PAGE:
Japanese baseball: a pipeline of pitchers for the MLB
The ace of Samurai Japan is set to make his MLB debut in 2024 along with a host of NPB stars.
Since Hideo Nomo came over to the Los Angeles Dodgers in 1995, there has been a steady pipeline between the Nippon Professional Baseball League, Japan’s highest level of baseball, and Major League Baseball. Almost every year since 1995, NPB players have exercised their foreign free agency rights or have been posted by their teams in Japan in order to play in the pinnacle of baseball in the MLB, and this year is no exception.
Posting is a process where foreign teams can offer their players to the MLB and receive a fee, known as a posting fee. This process is available as a way for players who do not qualify as free agents to join the MLB. So far this year, four players have either been posted or have announced that they will exercise their foreign free agency rights or be posted by their team, among them is the ace of Japan, 25-year-old Yamamoto Yoshinobu. This free agency class also includes southpaw Shota Imanaga, Yuki Matsui, and Uwasawa Naoyuki.
Yamamoto Yoshinobu headlines this group and rightfully so. The 25-year-old has won everything there is to win as a pitcher in Japan, being awarded MVP twice, Triple Crown thrice, and the Sawamura Award thrice. Yoshinobu has been the undisputed ace of his NPB team, the Orix Buffalos, and has led them to a Japan series win in 2022. In international baseball, he was a starting pitcher for Team Japan at the World Baseball Classic (WBC) earlier this year and contributed to the team's undefeated run to the title. In 2023, Yoshinobu posted an impressive 1.21 ERA and 16 wins, hardly numbers to scoff at. Yoshinobu’s 2023 was highlighted by a no-hit no-run outing in September with Yankees GM Bryan Cashman in attendance. Yoshinobu possesses MLB-level speed with his fastball clocking in at 95-99 mph and with a deadly 91 mph splitter, he is able to put away batters efficiently. Yoshinobu’s stellar accomplishments along with his video-game statistics is what makes him such a highly touted free agent this year, only falling behind fellow countryman Shohei Ohtani, a star player on the Los Angeles Angels. Fans can anticipate a generational level talent in Yoshinobu, who comes to the league younger than other highly touted Japanese pitchers such as Matsuzaka Daisuke and Hideo Nomo.
Shota Imanaga, the 30-year-old southpaw of the Yokohama DeNA Baystars may be familiar to some American fans who watched the final of the WBC this year as he started in the game pitching the first 2 innings. Imanaga will be posted to the MLB with a career ERA of 3.18 and a win-loss record of 64-50. While Imanaga’s achievements pale in comparison to Yamamoto, he led the league in K’s in 2023 and WHIP in 2022. The leftie pitcher’s arsenal primarily consists of a 91 mph fastball, 83 mph changeup, and 82 mph slider. While he won’t overpower hitters with absolute power, his strong command of the baseball should translate over well to the big leagues. Imanaga’s will be appealing primarily for teams lacking left-handed pitching where he will most likely be able to solidify himself as the 4th or 5th pitcher in a starting rotation.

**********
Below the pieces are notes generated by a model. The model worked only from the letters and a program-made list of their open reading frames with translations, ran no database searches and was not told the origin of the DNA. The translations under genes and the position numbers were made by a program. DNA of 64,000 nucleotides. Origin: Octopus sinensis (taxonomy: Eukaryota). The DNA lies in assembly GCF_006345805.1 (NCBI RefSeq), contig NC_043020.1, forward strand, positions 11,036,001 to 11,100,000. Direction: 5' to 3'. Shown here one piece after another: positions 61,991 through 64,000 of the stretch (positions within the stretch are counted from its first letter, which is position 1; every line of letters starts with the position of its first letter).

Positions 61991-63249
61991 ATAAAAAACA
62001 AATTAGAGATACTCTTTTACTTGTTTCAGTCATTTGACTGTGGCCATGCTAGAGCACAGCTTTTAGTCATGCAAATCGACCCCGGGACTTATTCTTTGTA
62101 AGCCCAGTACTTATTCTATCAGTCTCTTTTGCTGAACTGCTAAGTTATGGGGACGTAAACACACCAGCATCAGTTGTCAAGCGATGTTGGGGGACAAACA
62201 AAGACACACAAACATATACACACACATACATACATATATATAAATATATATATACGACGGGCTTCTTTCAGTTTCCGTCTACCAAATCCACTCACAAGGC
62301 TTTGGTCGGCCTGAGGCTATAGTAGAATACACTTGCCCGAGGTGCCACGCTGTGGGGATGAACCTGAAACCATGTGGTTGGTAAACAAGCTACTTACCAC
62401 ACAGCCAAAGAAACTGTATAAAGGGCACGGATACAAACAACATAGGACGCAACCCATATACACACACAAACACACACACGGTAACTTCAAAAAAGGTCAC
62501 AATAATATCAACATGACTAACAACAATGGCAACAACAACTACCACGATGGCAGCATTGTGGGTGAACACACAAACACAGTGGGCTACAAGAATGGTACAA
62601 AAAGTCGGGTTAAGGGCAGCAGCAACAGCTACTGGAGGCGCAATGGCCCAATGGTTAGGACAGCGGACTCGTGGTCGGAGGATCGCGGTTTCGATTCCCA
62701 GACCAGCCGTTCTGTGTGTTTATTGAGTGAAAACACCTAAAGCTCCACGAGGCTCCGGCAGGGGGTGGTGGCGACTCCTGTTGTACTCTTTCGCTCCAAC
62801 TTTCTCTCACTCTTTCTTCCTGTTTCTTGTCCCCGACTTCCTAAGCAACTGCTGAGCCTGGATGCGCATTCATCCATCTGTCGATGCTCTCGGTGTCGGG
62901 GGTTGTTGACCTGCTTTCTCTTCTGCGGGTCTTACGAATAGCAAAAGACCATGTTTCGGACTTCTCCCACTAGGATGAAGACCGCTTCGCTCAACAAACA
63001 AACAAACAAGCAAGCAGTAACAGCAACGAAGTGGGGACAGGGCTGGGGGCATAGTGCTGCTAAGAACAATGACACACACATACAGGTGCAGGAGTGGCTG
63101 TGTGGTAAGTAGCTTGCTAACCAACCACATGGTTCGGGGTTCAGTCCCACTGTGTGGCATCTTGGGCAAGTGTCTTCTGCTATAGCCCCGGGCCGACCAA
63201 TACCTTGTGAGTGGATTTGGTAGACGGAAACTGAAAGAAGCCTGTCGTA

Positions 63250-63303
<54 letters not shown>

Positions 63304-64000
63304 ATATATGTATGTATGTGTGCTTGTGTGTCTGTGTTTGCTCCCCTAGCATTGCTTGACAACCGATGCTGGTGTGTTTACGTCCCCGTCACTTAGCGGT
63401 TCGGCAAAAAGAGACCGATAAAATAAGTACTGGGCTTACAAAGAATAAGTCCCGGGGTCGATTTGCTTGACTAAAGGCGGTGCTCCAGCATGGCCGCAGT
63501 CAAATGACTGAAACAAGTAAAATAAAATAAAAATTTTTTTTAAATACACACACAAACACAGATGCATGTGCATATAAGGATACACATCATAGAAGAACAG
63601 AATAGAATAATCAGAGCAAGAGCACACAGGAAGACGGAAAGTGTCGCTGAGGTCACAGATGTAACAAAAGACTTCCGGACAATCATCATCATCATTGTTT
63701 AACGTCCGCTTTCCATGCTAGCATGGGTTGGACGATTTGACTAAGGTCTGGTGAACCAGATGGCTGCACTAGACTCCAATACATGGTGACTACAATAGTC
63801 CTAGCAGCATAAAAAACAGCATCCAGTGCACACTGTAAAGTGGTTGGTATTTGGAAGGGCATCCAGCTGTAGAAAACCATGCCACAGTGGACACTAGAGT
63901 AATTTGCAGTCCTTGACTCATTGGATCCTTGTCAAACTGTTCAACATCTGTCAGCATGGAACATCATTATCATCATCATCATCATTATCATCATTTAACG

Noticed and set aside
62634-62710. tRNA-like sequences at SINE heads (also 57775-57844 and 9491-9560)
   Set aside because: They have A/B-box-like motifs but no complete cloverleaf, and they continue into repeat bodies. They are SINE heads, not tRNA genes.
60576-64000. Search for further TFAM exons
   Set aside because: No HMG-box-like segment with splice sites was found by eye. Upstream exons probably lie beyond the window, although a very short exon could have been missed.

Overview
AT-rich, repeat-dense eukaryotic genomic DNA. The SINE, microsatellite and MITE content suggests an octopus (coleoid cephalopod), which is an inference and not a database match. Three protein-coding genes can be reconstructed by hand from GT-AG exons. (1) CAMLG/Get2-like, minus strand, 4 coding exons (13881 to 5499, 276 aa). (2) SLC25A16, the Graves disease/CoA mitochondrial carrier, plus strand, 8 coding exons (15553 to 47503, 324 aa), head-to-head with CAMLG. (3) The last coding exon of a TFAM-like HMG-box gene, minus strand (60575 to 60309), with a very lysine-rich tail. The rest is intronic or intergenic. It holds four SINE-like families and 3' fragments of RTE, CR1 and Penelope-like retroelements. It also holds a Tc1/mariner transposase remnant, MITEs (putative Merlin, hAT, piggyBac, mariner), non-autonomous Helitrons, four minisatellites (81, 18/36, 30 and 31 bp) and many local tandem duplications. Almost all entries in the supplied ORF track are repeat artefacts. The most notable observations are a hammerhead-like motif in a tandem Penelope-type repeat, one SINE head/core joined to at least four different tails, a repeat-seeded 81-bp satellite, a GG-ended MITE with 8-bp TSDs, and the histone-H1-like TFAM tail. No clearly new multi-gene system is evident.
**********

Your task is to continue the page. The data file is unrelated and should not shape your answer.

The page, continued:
Yuki Matsui, a 28-year-old lefty closer from the Rakuten Golden Eagles comes in as the player with the most unique profile out of the four free agents coming to the MLB from the NPB. Matsui, an integral part of the Golden Eagles, has recorded 236 saves as their star closer and at this current rate, is on pace to beat the current all-time save record in the NPB. The leftie has led the league in saves for three years including the past two seasons with a WHIP of only 0.89. Matsui’s fastball tops out at 96 mph and is complimented by two types of sliders, a changeup, and a curve ball. Since 2021, he has also implemented the forkball as his put away pitch which was voted 10th in the “Best pitches in the NPB award” in 2023. A forkball is similar to how a drop ball moves, with a sudden drop and slight curve. When compared to teammate and former Yankee Masahiro Tanaka’s slider, which supposedly has significant and sharp movement, Matsui’s slider accelerates towards the batter’s hands and then it suddenly drops. Matsui is a proven quality closer and will most likely remain in that role after his MLB move. Teams looking for a leftie to round out their bullpen and in need of closer talent will be sure to find his service useful.
Uwasawa Naoyuki, a 29-year-old pitcher from the Nippon-ham Fighters, comes in as most likely the least sought after player of this group. With an ERA of 2.96 and WHIP of 1.18, his statistics do not particularly pop off the screen as they do for the other three. However, Uwasawa led the league this year in innings pitched and batters faced, an indication of the trust placed in him by the coaching staff. He proclaimed in a press conference on the 29th of October that his biggest strength is his ability to last for long outings and his ability to complete games if he is given the chance. He possesses a wide range of pitch types so that even after facing the same batters repetitively, he should be able to throw new pitches. While it is hard to project his success in the MLB, a slightly unknown player may be what a rebuilding team could be looking for. He has the potential to become a low-cost high-reward signing, similar to Fujinami this past year and he could certainly become a pitcher who can eat up innings and be a solid bullpen option.
If past precedent remains true any one of these four pitchers should be able to make a strong contribution to any team. It will definitely be exciting for fans and teams alike to see what these players can do in the MLB.